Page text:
That question is at the heart of the kerfuffle over the stress MPs endure working in the rarified air of Ottawa.
A friend of mine defines stress as the strain caused by resisting the urge to choke someone who richly deserves it.
I’m pretty sure that’s not the clinical definition, but it does describe some of the frustration experienced by MPs.
Lord knows the poor sods elected to high office certainly endure a steady barrage of incoming missives from political opponents and the perennially disaffected trolls who languish in social media swamps.
Adding to the stress is the herculean task of dealing with the competing demands of constituents, party brass and the endless line of special interest groups.
No doubt most elected folks work long hours for short pay in an environment that is neither friendly nor notably professional.
Every now and then there is a rallying cry from the backbenches for a better working environment.
Long, unpredictable hours are a reliable source of complaint. MPs recently endured a 20-hour marathon voting session. Apparently this is not good for their health.
Personally I believe the griping only confirms a suspicion that MPs are more delicate than their provincial counterparts. The Harris government sat continually for eleven days during the City of Toronto debate.
There is no doubt that the long periods away from family and community are not particularly helpful. MPs often have the relationship challenges familiar to long-distance truckers.
But the greatest stressors have to do with uncertainty.
Political career progression is at the whim of the dark wizards of the Prime Ministers Office (see Jody Wilson-Raybould et al.). Fall out of favour with the centre and a promising political career can collapse faster than a cardboard house in a rainstorm.
Every MP knows that, sooner or later, political tides will take their career aspirations out to sea.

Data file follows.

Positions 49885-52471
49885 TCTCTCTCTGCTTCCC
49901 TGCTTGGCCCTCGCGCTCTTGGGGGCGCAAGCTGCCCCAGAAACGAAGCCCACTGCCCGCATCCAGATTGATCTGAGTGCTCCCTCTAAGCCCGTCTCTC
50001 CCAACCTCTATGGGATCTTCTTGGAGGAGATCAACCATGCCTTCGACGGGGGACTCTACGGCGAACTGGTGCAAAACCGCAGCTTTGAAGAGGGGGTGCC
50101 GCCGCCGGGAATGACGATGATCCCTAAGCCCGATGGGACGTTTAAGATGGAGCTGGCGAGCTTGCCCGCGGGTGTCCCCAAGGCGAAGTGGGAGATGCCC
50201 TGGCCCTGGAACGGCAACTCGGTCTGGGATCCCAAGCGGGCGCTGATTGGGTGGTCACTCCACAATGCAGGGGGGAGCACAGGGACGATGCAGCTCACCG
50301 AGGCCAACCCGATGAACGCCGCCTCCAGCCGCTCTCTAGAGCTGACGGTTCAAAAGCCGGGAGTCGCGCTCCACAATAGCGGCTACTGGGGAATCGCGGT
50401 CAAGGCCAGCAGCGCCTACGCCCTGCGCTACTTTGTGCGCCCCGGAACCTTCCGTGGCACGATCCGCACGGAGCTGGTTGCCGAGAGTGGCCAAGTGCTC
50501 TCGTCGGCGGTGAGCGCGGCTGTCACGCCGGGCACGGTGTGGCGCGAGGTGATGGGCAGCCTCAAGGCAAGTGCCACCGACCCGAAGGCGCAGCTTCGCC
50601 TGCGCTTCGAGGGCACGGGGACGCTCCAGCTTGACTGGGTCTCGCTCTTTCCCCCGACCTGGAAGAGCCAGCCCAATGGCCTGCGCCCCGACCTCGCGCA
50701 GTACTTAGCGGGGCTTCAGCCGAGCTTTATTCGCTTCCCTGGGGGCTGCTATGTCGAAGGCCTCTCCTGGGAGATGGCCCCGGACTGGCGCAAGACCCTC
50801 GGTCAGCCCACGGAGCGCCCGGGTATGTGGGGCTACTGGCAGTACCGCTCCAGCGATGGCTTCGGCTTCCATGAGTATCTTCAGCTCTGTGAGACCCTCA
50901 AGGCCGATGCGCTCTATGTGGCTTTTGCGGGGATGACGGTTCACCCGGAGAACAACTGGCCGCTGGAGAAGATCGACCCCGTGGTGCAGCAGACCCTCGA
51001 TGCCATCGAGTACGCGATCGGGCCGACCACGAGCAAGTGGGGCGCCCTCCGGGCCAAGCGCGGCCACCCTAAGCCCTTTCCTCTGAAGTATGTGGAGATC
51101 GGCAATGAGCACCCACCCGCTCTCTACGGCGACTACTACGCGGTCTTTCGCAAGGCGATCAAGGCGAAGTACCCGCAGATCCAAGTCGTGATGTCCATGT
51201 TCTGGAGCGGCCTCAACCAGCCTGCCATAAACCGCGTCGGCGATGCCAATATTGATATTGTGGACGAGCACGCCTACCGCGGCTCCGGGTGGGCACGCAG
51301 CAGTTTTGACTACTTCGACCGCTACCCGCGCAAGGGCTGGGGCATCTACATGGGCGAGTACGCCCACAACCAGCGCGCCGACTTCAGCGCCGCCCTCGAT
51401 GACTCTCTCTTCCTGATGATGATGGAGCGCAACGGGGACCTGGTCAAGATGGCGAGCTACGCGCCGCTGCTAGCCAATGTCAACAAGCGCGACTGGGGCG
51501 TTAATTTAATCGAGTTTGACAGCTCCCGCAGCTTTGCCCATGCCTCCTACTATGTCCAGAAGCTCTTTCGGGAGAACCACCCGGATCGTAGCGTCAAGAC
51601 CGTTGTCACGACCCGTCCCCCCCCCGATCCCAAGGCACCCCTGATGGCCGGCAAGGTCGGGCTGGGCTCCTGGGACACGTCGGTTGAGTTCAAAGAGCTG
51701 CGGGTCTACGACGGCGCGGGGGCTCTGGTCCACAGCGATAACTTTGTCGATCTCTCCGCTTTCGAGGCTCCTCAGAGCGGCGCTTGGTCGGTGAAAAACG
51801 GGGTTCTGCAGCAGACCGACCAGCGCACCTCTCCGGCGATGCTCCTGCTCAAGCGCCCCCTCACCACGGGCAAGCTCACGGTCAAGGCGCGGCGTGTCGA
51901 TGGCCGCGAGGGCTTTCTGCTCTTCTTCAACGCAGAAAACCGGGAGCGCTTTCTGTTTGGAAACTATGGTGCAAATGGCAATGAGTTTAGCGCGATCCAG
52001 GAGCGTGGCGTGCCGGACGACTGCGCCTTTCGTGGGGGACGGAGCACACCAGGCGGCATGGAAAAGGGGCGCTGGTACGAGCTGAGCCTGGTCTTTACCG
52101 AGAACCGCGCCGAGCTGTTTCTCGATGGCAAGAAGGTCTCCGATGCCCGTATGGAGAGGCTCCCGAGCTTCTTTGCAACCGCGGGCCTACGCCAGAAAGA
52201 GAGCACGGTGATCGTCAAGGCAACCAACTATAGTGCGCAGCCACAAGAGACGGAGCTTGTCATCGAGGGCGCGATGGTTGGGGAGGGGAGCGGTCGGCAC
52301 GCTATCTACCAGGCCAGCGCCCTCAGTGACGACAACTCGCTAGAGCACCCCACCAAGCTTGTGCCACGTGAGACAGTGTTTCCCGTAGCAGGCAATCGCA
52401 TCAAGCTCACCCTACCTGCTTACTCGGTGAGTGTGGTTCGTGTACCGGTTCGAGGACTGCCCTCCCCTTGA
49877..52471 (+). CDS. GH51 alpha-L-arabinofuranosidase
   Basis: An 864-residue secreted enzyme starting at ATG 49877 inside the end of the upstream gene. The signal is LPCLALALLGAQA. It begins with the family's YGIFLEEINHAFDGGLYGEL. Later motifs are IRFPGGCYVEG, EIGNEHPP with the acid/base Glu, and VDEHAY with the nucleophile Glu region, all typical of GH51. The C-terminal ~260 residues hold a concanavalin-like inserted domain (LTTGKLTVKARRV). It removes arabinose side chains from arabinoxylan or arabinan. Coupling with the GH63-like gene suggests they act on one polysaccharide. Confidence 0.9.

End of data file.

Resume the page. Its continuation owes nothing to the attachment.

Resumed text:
There are many ways into politics, but only three ways out. Political life ultimately ends when an MP quits, dies or is defeated.
It is a curiosity of human behaviour that faced with inevitable defeat and subject to the whims of a dysfunctional organization, MPs still fret over career advancement.
Every media story is viewed from the perspective of furthering career prospects. Every potential cabinet shuffle causes vibrations in front and back benches alike.
The answer to reducing stress on MPs won’t be found in changing procedural rules or adopting the latest workplace theories.
Stress reduction begins with facing a couple of realities.
The first is that being an MP is a position, not a job. The House of Commons isn’t the employer of MPs.
If people want to enjoy paternity/maternity leave, stress leave, bereavement leave or even regular hours and work security they should apply to the public service bureaucracy.
Holding political office is a privilege bestowed on those who volunteer to spend long nights far from home, work crazy hours and take a lot of incoming missives. If that’s not your idea of a good time you are in the wrong business.
Secondly, there is no such thing as career advancement in politics. In the end every MP serves at the pleasure of his or her constituents.
Treated as a career, political life is dismal. But, as a momentary opportunity for public service, politics can be a wonderful opportunity to make the whole community better.
That’s something all candidates should consider as we creep along to the fall election.